Robert Mueller public hearing may be delayed one week

Robert Mueller public hearing may be delayed one week

Robert Mueller public hearing may be delayed one week

Former special counsel Robert Mueller's highly anticipated testimony on Capitol Hill next week may be delayed by a week amid negotiations on the length of his hearings before two House panels, according to multiple reports.

Both committees last month issued subpoenas to Mueller amid his resistance to House Democrats who wanted him to testify before cameras about his probe into Russian interference in the 2016 election.

Lawmakers made conflicting statements about the hearing on Friday afternoon.

One of the people said the hearing would be delayed a week, to July 24. Under the original plan, after the open hearing with Mueller, House Democrats had proposed to question Mueller and his top lieutenants in private for an hour. The delay would be in exchange for more time for questioning.

The committees have not officially announced any format. As initially planned, each committee would have had just two hours to question Mueller, and more junior lawmakers on the Judiciary panel would have been shut out.

The Judiciary Committee also sought to interview former Mueller aides Aaron Zebley and James Quarles behind closed doors on Wednesday.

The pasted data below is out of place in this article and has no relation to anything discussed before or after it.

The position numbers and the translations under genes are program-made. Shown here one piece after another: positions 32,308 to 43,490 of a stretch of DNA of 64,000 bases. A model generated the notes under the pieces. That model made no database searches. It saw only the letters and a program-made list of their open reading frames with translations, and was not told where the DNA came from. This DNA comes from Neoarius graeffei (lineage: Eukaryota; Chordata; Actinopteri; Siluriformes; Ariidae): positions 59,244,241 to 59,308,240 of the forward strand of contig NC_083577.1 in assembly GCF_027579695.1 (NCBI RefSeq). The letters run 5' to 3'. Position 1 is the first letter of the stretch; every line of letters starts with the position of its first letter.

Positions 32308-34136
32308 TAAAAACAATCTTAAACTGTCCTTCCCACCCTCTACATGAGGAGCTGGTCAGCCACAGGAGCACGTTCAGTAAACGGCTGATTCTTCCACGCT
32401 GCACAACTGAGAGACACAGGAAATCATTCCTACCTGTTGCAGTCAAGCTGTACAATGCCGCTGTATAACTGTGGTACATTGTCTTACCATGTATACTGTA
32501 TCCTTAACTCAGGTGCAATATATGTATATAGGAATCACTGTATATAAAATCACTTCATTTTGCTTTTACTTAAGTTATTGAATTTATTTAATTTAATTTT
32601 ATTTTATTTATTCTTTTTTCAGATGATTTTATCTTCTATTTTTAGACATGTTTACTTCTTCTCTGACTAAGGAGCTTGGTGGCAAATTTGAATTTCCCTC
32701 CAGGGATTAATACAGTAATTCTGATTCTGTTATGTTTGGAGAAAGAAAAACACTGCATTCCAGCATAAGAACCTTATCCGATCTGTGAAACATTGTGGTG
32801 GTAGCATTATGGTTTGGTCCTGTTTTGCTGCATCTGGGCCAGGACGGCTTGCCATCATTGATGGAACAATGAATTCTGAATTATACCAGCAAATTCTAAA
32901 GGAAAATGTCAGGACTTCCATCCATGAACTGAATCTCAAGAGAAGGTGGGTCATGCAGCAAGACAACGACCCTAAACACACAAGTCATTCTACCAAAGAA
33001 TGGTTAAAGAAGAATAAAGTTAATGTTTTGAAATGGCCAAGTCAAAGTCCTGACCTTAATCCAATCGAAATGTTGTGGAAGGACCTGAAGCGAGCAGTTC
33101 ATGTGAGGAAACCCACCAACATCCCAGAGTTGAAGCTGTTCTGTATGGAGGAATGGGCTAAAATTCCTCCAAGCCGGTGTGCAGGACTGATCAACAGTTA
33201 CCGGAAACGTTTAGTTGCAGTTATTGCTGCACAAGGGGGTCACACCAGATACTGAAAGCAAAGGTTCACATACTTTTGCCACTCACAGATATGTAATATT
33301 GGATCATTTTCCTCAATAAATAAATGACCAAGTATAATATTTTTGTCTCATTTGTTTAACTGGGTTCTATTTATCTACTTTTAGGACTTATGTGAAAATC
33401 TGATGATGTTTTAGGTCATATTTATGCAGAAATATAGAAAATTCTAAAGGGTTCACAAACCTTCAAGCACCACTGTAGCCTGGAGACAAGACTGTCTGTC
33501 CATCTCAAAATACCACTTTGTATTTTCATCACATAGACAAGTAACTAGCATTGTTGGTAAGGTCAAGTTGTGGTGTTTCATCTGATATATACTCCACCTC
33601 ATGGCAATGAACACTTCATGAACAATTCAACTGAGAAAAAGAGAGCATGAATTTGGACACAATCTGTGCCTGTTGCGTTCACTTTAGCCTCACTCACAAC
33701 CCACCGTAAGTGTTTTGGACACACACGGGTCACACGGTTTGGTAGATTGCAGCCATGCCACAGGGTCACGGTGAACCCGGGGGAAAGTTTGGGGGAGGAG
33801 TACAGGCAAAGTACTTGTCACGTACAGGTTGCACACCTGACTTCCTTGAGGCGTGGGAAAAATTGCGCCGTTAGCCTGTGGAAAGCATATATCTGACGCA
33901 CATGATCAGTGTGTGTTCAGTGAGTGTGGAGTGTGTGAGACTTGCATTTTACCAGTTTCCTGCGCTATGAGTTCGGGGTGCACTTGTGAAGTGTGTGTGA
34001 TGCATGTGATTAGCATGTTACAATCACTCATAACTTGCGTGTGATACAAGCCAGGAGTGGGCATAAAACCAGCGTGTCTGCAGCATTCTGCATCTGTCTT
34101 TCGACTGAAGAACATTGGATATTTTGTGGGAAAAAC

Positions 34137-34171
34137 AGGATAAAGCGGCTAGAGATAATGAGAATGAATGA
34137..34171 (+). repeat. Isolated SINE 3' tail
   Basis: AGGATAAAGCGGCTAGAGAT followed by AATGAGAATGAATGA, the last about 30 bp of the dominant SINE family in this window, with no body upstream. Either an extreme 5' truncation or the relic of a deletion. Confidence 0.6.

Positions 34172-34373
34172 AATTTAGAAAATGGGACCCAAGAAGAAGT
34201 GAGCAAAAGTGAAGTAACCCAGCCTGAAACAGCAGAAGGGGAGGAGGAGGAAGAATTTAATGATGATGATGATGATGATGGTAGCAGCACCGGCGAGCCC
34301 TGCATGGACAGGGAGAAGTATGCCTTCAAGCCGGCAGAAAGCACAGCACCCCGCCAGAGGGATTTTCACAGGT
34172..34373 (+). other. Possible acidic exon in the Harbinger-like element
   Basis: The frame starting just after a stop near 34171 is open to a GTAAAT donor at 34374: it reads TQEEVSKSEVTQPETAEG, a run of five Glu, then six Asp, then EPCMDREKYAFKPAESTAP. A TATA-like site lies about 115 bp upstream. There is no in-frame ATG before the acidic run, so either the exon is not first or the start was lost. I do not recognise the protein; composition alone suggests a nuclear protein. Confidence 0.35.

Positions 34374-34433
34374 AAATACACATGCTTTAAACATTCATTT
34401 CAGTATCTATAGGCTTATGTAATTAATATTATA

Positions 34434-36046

Kennedy said Mueller may be "exercising more wisdom than zeal" and trying to avoid the "political trap". And those on the Judiciary Committee who weren't in line to get questions were up in arms they might not get their shot to question Mueller with millions tuning in. "We have been arguing for as much time as we can get".

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Democrats want to highlight each of those 10 episodes in their hearing, well aware that most of the public has not read the report.

A Democratic aide now says that date date has now been moved until June 24.

"That's a decision that will be collectively made, led by Chairman Jerry Nadler", said Representative Hakeem Jeffries, a Democrat who suggested there could be a way for some lawmakers to participate without asking questions of Mueller.

News of the delay perplexed some Judiciary Committee members, who seemed unsure exactly what had happened or where the negotiations between the committee and Mueller stood.

Republican protests about the arrangements boiled over earlier this week, when Republicans accused House Intelligence Committee Chairman Adam Schiff of upstaging the Judiciary Committee, despite its primary jurisdiction over special counsel investigations. Under the current agreement, Mueller would appear for two hours each before the Judiciary and Intelligence Committees. Judiciary has 41 members.

Over the almost two-year investigation, the special counsel charged 34 people, including 26 Russian nationals, and secured guilty pleas from seven, including several high-level Trump campaign and administration officials.

Trump has claimed Mueller's report exonerated the president of collusion and obstruction.

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